empathy


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empathy

 [em´pah-the]
intellectual and emotional awareness and understanding of another person's thoughts, feelings, and behavior, even those that are distressing and disturbing. Empathy emphasizes understanding; sympathy emphasizes sharing of another person's feelings and experiences.

em·pa·thy

(em'pă-thē),
1. The ability to sense intellectually and emotionally the emotions, feelings, and reactions that another person is experiencing and to communicate that understanding to the person effectively. Compare: sympathy (3).
2. The anthropomorphization or humanization of objects and the feeling of oneself as being in and part of them.
[G. en (em), in, + pathos, feeling]

empathy

(ĕm′pə-thē)
n.
1. The ability to identify with or understand the perspective, experiences, or motivations of another individual or to comprehend and share another individual's emotional state.
2. In aesthetics, the projection of one's own feelings or thoughts on to something else, such as an object in work of art or a character in a novel or film.

em·pa·thy

(em'pă-thē)
1. The ability to sense the emotions, feelings, and reactions intellectually and emotionally that another person is experiencing and to communicate that understanding to the person effectively.
Compare: sympathy (3)
2. The anthropomorphization or humanizing of objects and the feeling of oneself as being in and part of them.

empathy

The state said to exist between two people when one is able to experience the same emotion as the other as a result of identical responses to an event and the adoption of an identical outlook.

em·pa·thy

(em'pă-thē)
Ability to sense intellectually and emotionally emotions, feelings, and reactions that another person is experiencing and it communicate.
References in periodicals archive ?
The researchers, from the universities of Exeter, Queensland and Bath, say their findings highlight a dark side to empathy.
Examples of empathy topics included treating patients with respect, knowing the importance of a smile, providing care with compassion, really listening to patients, and remembering to center and be present in the moment when interacting with patients.
Critique: Impressively well written, organized and presented, "Empathy Deficit Disorder: Healing from Our Mix-ups About Work, Home, and Sex" is a critically timely, thoughtful, and 'real world practical' study that is ideal for the non-specialist general readers seeking to improve the emotional and orderly quality of their lives with respect to dealing with the increasing levels of stress and anxiety that are imposed upon us in these troubled times.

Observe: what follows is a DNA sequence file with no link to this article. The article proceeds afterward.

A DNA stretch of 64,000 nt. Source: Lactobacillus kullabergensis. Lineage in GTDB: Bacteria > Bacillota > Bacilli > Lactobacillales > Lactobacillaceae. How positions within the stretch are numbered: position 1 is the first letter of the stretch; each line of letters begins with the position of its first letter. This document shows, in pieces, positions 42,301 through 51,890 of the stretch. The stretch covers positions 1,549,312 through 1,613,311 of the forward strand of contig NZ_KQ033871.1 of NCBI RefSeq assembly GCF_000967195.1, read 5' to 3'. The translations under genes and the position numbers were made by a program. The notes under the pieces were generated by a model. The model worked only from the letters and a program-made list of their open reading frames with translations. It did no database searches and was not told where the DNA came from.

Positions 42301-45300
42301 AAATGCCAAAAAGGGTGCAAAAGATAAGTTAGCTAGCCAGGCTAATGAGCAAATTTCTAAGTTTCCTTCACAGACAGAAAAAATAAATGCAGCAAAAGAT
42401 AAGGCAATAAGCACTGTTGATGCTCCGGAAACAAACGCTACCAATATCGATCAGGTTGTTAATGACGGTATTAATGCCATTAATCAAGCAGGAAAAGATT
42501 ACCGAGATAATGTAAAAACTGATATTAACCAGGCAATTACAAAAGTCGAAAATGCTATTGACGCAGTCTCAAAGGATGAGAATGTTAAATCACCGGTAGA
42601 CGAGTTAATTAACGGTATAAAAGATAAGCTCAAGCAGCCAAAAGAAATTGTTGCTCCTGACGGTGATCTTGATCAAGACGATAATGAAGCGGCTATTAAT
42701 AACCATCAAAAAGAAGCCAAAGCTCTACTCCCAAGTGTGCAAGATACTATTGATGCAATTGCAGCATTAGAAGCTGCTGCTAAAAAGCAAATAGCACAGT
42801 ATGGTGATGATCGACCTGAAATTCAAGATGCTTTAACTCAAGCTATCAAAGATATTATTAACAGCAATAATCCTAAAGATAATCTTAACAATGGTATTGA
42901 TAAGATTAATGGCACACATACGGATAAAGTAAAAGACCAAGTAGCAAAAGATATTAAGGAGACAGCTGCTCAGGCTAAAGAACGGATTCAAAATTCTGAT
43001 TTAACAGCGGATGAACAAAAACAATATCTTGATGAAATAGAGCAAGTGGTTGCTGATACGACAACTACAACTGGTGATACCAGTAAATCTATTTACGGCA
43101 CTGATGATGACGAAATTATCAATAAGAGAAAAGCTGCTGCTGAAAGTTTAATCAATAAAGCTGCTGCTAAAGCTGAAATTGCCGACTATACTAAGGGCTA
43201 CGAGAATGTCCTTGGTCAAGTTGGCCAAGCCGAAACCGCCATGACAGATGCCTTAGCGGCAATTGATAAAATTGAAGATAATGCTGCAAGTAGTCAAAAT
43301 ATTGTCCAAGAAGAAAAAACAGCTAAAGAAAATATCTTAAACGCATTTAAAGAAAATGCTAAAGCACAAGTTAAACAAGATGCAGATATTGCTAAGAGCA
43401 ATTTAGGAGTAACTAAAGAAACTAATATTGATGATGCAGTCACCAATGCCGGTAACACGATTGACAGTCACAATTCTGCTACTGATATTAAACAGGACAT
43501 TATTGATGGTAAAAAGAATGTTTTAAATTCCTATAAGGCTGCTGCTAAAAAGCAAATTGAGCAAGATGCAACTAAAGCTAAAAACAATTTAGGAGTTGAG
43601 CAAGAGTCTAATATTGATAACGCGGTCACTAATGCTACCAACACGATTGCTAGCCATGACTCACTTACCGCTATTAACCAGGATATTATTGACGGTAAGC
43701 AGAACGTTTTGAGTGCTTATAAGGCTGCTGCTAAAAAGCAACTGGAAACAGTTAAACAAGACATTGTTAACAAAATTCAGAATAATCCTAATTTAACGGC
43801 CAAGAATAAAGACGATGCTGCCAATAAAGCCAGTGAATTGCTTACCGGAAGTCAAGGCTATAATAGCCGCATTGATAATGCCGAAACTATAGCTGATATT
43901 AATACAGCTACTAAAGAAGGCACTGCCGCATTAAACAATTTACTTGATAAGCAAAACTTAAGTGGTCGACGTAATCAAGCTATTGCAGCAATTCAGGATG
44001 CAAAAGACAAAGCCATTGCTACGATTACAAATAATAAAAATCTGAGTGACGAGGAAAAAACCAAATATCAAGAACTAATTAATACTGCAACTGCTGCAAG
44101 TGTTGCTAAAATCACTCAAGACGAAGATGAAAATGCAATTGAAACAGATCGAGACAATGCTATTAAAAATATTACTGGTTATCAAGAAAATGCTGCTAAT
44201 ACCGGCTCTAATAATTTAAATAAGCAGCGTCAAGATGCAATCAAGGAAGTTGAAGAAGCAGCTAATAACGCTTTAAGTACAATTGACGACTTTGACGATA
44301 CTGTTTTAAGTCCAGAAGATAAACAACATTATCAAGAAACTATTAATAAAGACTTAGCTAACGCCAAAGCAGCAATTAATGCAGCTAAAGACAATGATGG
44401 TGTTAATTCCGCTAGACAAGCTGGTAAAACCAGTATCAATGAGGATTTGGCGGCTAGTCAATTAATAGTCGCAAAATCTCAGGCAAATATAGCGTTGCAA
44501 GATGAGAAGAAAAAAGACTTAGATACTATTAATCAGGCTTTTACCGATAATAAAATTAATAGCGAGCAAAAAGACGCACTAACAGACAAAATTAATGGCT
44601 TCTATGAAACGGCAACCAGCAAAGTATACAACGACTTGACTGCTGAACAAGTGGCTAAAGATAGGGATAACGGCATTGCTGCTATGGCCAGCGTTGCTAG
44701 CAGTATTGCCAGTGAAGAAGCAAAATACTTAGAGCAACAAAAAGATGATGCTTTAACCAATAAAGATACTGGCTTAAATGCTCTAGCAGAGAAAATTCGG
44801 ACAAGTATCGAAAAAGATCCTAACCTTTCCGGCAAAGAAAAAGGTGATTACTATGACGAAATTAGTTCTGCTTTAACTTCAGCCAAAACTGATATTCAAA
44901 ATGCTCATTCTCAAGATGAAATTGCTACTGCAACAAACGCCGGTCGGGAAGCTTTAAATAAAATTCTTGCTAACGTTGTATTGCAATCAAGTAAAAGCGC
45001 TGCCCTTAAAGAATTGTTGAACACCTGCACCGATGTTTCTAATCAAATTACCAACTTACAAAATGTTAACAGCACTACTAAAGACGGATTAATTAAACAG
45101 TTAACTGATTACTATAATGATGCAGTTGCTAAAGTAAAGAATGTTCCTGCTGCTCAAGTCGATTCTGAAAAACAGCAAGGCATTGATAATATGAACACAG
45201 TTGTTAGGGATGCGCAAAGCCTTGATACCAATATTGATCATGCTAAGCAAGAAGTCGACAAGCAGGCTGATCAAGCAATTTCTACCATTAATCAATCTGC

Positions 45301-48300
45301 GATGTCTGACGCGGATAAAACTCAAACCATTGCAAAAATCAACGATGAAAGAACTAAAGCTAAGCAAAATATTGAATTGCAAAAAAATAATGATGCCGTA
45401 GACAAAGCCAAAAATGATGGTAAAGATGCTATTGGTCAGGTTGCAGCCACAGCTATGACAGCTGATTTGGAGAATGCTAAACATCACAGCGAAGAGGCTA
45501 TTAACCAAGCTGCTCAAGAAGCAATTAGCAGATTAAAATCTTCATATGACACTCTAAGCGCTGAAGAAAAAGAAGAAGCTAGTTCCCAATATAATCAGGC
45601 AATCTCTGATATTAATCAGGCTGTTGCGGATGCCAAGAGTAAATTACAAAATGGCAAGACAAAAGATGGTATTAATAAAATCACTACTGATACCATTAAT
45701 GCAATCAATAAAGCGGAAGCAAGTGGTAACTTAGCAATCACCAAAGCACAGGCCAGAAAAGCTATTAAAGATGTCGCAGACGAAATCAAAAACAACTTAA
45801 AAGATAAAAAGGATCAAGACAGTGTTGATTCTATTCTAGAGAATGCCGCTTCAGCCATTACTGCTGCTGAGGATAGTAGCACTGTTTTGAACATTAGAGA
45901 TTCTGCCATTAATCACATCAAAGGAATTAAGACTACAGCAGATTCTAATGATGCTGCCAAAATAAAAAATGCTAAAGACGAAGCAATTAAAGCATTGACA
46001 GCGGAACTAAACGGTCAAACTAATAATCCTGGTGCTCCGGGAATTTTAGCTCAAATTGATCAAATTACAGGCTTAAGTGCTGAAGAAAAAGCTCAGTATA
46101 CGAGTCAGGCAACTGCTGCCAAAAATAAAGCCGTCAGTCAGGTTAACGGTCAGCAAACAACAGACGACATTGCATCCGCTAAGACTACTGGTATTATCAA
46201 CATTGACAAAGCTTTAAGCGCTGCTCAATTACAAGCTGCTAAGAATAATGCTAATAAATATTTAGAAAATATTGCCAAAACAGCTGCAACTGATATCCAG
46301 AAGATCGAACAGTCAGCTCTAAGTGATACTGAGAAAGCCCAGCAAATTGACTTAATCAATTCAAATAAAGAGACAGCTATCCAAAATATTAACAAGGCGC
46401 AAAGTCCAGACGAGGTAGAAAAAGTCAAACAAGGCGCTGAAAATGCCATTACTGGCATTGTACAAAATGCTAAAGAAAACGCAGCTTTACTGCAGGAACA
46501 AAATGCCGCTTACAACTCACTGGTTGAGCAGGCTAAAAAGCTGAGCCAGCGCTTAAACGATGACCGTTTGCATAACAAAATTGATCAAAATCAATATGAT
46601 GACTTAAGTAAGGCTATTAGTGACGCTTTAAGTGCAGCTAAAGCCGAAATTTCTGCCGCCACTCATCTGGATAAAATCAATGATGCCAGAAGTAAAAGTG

As students continually return to the empathy aspect of the inquiry, allow them to ask questions and discuss with their peers at the beginning of the STEAM inquiry and revisit often so that students are reminded of "why" they are looking for a solution.
Cultivating empathy as a leadership skill allows you to create bonds of trust.
''One of the things that I've come to realise is, if I look at Microsoft's core business, it is about being able to meet the unmet and unarticulated needs of customers and there is just no way we are going to be able to succeed in doing that if we don't have that deep sense of empathy.'' Having succeeded in making its computers ubiquitous, Nadella continues, Microsoft had to answer the 'existential' question of why it exists.
Riess, who undertook a fellowship on the neuroscience of empathy, is one of many physicians who see physician empathy as both a symptom and a cause of other problems in the medical field--and a challenge that must be addressed.
It has been demonstrated that empathy and effective communication not only determine patient outcomes, [4] but are more effective in reducing the likelihood of litigation than either theoretical knowledge or technical expertise.
In The Empathy Effect, she shares her insights with laypeople, exploring empathy in a variety of contexts, from schools to the digital/screen realm and the arts, and teaches the reader the "Seven Keys of E.M.P.A.T.H.Y." For example, "E" stands for eye contact, T for tone of voice, etc.
ISLAMABAD -- Playing certain video games can boost kids' empathy, and learning such skills may change neural connections in the brain, researchers said.
Helen Riess and Liz Neporent; THE EMPATHY EFFECT; Sounds True (Nonfiction: Self-Help) 22.95 ISBN: 9781683640288